Fill flower gardens with plants that deter deer from foraging. Improve deer resistance by learning how to choose deer resistant flowers with rough foliage and a strong scent.
Deer stay away from rough textured or bitter-tasting foliage and strongly scented plants. These are the types of plants that should be growing along border edges and among more appetizing deer-loving plants.
There is no such thing as deer-proof plants; a very tall fence is the only sure way to keep deer away from flower gardens. However, growing plants that are unsatisfying to deer by understanding the animalâ€™s needs is a prettier and less expensive way to garden in a deerâ€™s habitat.
Deer resistant flowers to add to your garden beds
Strongly Scented Flowers for Gardens
Flowering plants with a strong scent or fragrance will distract deer, making it more difficult for these animals to find desirable plants. Gardeners are able to create a scented garden or planting bed that attracts pollinators with these types of plants, as well. The butterfly bush, Buddleia, is an excellent example. Cleome, commonly called the spider plant, is an appropriate annual plant for this purpose.
Highly scented perennial herbs are another group of plants to consider. The perennial herb Salvia officinalis has variegated leaves that make colorful borders, but the annual salvias should be considered, as well. Agastache, commonly called anise hyssop, is a native perennial herb that attracts bees, butterflies, and hummingbirds, but not deer.
Rough Textured Leaves on Flowering Plants
Deer do not favor rough-textured leaves or flowers. Gardeners can find the scented characteristics and rough-textured leaves together in many flowering plants. Echinacea, Nepeta, Veronica, and Heuchera are rarely or seldom foraged by deer.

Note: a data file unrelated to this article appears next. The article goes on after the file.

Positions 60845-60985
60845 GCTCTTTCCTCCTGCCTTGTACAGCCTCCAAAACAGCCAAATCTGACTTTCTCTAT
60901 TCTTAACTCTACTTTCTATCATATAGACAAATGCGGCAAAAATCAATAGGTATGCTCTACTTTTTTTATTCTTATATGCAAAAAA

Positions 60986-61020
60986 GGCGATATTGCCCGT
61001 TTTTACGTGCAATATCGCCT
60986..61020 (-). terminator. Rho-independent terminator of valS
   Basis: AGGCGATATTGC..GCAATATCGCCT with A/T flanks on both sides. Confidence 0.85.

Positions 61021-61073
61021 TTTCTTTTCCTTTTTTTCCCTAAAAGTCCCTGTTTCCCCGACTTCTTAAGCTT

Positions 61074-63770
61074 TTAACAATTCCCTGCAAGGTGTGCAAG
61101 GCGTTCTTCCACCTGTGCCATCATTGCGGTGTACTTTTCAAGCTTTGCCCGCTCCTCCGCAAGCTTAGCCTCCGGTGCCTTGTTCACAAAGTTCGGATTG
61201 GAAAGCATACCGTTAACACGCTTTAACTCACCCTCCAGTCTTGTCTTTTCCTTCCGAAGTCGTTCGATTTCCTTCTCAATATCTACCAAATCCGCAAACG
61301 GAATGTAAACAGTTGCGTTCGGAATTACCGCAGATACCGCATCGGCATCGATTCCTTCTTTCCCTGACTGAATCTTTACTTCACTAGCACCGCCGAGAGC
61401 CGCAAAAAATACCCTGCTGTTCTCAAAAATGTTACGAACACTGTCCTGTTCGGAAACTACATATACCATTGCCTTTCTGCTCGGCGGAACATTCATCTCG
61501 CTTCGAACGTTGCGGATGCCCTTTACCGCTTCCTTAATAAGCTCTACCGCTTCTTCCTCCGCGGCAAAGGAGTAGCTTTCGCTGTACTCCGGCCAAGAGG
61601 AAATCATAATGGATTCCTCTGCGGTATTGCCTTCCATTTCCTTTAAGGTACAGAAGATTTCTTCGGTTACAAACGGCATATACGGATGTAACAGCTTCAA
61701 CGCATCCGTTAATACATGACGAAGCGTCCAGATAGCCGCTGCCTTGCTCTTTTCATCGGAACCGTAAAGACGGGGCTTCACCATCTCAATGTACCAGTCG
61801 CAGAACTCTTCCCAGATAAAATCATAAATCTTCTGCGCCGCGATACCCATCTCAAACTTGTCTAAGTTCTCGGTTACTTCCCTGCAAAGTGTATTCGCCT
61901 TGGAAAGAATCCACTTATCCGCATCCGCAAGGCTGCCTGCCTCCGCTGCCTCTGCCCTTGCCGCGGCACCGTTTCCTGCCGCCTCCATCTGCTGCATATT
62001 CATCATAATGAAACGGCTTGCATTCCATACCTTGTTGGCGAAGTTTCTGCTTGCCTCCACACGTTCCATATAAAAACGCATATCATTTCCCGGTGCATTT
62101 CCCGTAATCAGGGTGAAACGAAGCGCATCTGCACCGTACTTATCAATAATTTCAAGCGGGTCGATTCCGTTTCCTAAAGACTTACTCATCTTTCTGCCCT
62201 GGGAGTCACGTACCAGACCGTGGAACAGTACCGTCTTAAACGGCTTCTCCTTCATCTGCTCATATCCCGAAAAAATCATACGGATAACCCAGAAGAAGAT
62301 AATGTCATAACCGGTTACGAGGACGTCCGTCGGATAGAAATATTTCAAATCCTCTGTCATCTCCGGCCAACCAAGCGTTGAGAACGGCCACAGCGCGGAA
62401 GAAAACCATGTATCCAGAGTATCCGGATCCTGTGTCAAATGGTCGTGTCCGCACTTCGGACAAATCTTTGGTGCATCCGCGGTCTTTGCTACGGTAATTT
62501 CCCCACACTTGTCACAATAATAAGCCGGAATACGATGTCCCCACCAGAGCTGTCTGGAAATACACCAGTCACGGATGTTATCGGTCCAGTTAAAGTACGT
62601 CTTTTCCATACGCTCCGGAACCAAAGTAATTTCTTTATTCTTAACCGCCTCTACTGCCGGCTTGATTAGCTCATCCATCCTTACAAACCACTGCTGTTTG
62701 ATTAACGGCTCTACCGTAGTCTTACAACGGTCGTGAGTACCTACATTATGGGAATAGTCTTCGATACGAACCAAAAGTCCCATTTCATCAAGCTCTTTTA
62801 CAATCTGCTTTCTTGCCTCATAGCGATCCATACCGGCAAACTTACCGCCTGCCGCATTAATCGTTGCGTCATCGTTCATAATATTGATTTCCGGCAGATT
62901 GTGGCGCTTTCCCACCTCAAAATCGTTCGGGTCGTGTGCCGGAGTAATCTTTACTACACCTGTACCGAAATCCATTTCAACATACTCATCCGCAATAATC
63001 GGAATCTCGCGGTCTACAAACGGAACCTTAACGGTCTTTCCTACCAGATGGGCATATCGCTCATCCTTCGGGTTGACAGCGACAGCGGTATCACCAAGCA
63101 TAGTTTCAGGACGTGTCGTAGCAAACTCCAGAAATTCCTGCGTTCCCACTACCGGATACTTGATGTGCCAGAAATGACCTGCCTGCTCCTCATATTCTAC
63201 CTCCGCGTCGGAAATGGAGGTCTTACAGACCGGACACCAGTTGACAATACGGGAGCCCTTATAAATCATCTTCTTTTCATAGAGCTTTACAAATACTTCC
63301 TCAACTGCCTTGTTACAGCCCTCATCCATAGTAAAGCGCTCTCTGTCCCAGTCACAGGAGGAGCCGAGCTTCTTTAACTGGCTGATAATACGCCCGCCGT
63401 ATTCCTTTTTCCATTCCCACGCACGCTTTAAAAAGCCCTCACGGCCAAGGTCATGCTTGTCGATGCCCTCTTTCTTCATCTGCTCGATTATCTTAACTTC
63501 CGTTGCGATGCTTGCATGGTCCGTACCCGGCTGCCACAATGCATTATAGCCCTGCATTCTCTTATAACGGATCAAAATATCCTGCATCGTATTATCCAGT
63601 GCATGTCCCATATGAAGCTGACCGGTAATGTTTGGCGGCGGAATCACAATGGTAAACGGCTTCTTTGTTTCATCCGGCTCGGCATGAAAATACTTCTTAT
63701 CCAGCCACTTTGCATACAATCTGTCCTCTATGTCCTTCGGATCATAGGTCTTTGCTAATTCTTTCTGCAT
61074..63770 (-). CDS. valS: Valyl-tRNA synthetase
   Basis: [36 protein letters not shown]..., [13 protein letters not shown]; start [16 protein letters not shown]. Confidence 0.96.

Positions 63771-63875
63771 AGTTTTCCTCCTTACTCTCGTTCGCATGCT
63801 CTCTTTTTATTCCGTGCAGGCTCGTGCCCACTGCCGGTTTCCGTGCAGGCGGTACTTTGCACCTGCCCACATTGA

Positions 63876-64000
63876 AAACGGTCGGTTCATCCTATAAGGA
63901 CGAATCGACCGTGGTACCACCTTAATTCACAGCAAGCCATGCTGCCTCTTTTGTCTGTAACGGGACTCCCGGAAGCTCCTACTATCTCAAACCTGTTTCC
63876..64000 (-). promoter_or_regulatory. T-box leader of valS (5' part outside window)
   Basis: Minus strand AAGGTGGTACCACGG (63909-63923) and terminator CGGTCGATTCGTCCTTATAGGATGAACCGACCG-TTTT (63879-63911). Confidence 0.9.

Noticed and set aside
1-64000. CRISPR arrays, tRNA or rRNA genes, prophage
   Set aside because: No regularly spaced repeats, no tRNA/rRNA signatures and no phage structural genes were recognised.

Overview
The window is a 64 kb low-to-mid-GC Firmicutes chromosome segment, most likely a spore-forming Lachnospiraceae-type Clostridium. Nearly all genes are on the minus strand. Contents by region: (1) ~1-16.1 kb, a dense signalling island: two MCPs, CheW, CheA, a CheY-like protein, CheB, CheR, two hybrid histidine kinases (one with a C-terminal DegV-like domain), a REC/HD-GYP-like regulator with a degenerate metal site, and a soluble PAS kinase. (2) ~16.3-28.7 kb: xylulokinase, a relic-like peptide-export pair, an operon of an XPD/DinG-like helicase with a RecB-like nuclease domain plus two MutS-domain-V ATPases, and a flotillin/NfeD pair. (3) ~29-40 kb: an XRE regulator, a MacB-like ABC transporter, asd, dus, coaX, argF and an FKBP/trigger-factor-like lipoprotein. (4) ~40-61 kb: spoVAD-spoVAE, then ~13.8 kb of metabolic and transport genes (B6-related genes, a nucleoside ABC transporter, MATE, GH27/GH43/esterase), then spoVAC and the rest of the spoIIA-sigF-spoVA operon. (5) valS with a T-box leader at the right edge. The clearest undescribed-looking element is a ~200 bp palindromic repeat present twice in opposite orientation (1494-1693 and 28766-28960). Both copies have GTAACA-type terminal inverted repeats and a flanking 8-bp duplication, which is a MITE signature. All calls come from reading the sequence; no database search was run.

Bitter Tasting Flowering Plants
Deer do not like bitter-tasting plants that have milky sap. Plants such as butterfly weed and snapdragons are pretty flowers but are usually left alone by deer. Aconitum napllus, monkshood, and Lantana have poisonous parts but are frequented by pollinators that benefit gardens.
Monkshood is a native plant in Europe and a hardy perennial plant in the United States zones 4 â€“ 8. The spike-shaped flower stems are covered in bluish flowers that bloom July through August. The plant grows three to four feet tall. However, it is not for drought-tolerant gardens.
More Deer Resistant Plant Ideas
Deer depend on plants for food. The effects on garden plants are determined by deer population sizes, the availability of preferred food sources, and drought conditions in the area. In the spring, plants are more susceptible because deer have increased eating and young shoots are appetizing.
Deer forage for food, even among pretty flower gardens. Check out more plants and whether deer favor them. Gardeners should choose plants that are rarely or seldom eaten for greater success growing a garden that deters deer from foraging.